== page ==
old and largest refugee population and now saddled by economic challenges.

Where protecting refugees is
a major political decision undertaken by individual state actors, it is a
collective responsibility to respond effectively to such challenges, as global
flash points increase in time. As legal framework and institutional arrangements
improve, humane efforts and empathy needs to be adopted by all, collectively
rather than by a select few countries.

Dr. Salma Malik, Quaid-I-Azam University

Dr. Salma Malik is an Assistant Professor at the Department of Defence and Strategic Studies, Quaid-I-Azam University, Islamabad, Pakistan. She specializes in the areas of Conflict and Security Studies, and South Asian Affairs. She is an alumnus of Uppsala University, Sweden, Asia Pacific Center for Strategic Studies APCSS, Hawaii and Visiting Research Fellow, Sandia National Labs, USA. She is member Board of Governors, Institute of Regional Studies, Islamabad, Member Senate, Air War College Institute, Karachi, and member core group on Gender, Peace & Security, National Security Division. She has served at the Institute of Strategic Studies, Islamabad, and is also on the Visiting Faculty list of leading civil and military academies and institutions, as well as universities. Her publications include an edited volume, “Pakistan’s Security Problems and Challenges in the Next Decade,” (October 2015). And “Small Arms and the Security Debate in South Asia,” (2005) besides articles in research journals, book chapters and monthly columns.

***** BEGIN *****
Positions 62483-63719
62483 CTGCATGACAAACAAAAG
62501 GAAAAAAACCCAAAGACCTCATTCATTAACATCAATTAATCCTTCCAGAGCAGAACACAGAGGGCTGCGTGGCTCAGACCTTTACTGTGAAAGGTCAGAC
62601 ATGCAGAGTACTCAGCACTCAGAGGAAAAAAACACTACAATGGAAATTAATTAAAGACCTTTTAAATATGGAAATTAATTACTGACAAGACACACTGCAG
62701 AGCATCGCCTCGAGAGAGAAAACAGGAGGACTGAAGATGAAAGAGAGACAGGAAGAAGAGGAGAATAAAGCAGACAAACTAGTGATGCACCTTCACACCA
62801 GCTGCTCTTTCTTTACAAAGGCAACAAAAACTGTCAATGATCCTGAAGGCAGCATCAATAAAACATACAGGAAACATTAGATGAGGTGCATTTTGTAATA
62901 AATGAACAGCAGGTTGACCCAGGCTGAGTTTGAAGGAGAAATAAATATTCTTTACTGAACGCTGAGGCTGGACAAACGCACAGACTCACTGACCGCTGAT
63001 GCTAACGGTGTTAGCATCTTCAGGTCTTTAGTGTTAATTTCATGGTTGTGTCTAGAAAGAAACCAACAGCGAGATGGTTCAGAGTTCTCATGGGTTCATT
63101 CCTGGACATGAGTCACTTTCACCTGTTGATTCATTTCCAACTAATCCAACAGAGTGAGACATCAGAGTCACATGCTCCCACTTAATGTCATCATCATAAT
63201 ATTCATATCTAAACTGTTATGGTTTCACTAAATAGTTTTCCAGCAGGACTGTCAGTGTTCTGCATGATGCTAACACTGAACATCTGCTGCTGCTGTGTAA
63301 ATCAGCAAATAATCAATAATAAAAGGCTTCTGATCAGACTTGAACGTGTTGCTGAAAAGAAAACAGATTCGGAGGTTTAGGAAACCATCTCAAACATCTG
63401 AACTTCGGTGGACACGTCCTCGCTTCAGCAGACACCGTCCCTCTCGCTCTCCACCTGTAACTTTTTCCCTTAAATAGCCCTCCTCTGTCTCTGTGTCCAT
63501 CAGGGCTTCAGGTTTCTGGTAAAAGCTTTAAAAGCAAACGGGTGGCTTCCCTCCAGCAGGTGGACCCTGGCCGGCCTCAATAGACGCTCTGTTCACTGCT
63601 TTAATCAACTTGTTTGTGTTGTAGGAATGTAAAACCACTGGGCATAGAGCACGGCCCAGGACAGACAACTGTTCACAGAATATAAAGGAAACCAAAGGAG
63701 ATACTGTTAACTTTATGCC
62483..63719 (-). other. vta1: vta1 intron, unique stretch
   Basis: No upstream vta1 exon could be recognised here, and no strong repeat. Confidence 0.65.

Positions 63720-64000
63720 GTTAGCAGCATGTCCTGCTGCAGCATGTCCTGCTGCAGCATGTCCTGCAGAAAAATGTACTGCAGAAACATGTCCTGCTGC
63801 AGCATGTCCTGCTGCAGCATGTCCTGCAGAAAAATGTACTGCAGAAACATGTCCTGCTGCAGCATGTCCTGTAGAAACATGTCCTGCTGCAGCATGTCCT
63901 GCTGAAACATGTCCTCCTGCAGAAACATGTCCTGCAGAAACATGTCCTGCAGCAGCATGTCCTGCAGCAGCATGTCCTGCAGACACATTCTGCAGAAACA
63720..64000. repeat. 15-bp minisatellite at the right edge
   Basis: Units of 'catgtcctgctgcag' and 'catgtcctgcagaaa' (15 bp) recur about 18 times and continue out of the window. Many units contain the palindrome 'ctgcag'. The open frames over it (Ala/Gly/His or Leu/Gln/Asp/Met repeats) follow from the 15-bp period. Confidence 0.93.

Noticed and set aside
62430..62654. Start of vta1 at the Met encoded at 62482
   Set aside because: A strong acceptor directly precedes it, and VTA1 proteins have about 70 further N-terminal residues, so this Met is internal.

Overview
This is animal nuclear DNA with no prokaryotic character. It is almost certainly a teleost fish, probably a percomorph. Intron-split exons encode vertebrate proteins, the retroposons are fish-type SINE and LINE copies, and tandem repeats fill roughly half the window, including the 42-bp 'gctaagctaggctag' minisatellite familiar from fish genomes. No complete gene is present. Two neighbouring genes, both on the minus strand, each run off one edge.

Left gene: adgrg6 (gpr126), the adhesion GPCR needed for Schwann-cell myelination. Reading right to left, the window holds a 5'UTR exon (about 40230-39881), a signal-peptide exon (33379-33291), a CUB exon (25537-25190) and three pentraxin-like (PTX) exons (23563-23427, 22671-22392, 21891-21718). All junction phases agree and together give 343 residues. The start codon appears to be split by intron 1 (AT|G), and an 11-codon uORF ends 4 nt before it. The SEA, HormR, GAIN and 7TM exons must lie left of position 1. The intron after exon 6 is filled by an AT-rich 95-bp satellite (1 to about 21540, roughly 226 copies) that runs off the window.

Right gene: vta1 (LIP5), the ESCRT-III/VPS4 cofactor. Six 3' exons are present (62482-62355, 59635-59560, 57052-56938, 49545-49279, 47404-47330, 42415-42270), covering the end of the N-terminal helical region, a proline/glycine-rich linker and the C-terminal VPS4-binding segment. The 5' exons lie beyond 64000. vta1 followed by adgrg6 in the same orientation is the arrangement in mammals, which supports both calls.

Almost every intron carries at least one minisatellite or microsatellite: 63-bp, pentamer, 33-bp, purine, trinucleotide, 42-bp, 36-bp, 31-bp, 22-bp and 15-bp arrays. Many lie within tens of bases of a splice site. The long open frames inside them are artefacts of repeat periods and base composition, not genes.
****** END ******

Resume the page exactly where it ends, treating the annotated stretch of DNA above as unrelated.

To cite this work : Salma Malik “ Pakistan & Refugee Issue”, Panorama, Online , 01 August 2022, https://www.uikpanorama.com/blog/2022/08/01/pak/